Sikorsky S-64 “Sky Crane”

(Photo cred: Don Hasemeyer‎ working near Gazelle, CA)

The S-64 Skycrane having the ability to carry over 2,000 gallons to fight fires. It take seconds for the Crane to fill up on water and continue on!

Sikorsky S-70 “Blackhawk”

LA County Fire operates the S-70 along with a few other companies. The S-70 has the ability to carry 1,000 gallons

Boeing 234 “Chinook”

(Photo cred: Georg Himmeröder Colorado)
The Boeing 234 “Chinook” is a mutli engine tandem rotor helicopter. With the ability to carry 1,100 gallons with a bambi bucket.

Kaman K-1200 “K-MAX”

(Photo Cred: Rex Thompson‎ on the Coyote fire)
The KMax is a single engine intermeshing rotors, having the ability of carry up to 700 gallons.

Type II Helitack

Bell 412

(Photo Creds: Johannes Herrmann‎ LA County)
The Bell 412 is a twin engine helicopter. Having the ability to carry up to 360 gallons, or 13 passengers if need be.

Bell 212

(My comapny pictures: Tok Fire)
The Bell 212 is a twin engine (Besides a few which are Single Engines) helicopter. Having the ability to carry up to 360 gallons, or 12 passengers if need be.

UH1H/Bell 205A++

(Photo Cred: Dar Ferguson‎ on Stony Fire)
The UH1H/Bell 205A++ is a single engine helicopter, it has the ability of carrying up to 360 gallons.

Bell 407

(Photo Cred: Emily S)
The Bell 407 is a single engine helicopter, with the ability of carrying up to 180 gallons. Or 6 passengers.

Airbus H-125 AStar

The Airbus H-125 (AS350 AStar) is a multi tool helicopter, with the ability of flying 5 passengers, or carrying 180 gallons.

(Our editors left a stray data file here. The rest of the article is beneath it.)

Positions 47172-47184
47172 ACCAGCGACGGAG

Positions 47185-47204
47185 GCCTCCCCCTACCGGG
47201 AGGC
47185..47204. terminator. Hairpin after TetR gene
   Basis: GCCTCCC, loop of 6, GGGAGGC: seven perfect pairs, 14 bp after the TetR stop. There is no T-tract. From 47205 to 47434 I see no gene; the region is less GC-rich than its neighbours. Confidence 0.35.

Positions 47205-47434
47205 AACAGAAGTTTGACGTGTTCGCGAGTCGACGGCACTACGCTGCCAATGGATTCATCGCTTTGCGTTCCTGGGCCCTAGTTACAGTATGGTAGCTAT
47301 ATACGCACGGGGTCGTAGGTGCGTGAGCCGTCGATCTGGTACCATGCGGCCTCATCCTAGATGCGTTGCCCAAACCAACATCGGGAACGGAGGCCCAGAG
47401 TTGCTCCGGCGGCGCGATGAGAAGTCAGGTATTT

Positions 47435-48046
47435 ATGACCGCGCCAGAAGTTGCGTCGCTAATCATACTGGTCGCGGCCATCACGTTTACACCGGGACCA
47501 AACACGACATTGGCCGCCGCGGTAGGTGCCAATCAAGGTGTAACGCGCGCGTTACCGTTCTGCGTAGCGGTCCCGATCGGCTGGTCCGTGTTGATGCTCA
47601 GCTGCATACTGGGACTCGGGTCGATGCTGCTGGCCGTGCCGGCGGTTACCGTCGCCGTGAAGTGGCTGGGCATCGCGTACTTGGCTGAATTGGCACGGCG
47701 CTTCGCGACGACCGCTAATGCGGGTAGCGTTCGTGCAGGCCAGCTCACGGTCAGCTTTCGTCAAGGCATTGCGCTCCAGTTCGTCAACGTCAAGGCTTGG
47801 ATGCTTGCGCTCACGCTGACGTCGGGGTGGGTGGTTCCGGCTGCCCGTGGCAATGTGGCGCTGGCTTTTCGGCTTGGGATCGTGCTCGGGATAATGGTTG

Bell 206 Long Rangers

(Photo credit: BLM Alaska)

The Bell 206 Long rangers have the ability to carry 120 gallons with a bambi bucket. Or 5 passengers if need be.

Spotter helicopters:

Bell 209 “Fire Coba”

(photo creds: USFS)
The Bell 209 is primarily used to spot fires. They have infrared and low light sensors and systems for real time fire monitoring.


Woah. That’s a lot of firefighters 😂

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Been a busy summer! I know out here it’s been nuts lol


Awesome job here man! Have you flown any of these helis on contract for the various companies?

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Not yet, I am hoping next year I can go to fires. I need 1,000 hours for OAS carding for my company.

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God job on the Thread. The fleet is intriguing

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Thanks! It’s an interesting and intense year all over.

Great thread! Although I hope they aren’t needed as much in the future. It’s sad seeing all these fires destroy homes and forests!


I can’t say if they won’t be needed, but thankfully they’re ready to do their best!

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Yeah up her in B.C there some pretty intense fires. But like last year

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Watching the Fire fighting tracking now, see a ton of action over there lol Got some really cool tankers out there!

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Awesome what would you be looking into flying at that point? Also all the best with achieving that!

Hopefully the Bell 205A++ or the 212! If I can’t do that next season I have some options of possibly flying the S55

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Always enjoy your threads, Mark. The fleet is deeply impressive.


Thanks! I like to make interesting threads, and I really like aerial fire fighting so lol

Here’s a cool Go Pro video of a bambi bucket in operation

What I want to do with my life.

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Someone needs to make a fire fleet VA.

Once yea hit 18 man go work for BLM Alaska, they’re always looking for new peolpe.

Already is! Through IFFG though =)